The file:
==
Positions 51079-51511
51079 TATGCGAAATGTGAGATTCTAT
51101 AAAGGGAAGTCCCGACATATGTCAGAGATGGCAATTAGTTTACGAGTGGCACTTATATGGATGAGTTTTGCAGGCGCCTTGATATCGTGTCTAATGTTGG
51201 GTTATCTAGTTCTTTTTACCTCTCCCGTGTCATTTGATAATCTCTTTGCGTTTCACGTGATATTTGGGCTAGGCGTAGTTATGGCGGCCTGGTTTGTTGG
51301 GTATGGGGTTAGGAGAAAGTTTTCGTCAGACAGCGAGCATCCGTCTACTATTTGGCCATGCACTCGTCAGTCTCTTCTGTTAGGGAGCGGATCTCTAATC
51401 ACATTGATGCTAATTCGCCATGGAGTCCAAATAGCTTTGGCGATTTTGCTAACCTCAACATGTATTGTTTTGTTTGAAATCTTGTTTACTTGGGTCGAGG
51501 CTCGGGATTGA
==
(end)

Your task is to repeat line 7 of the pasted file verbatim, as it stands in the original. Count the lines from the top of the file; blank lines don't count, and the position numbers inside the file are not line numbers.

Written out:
51501 CTCGGGATTGA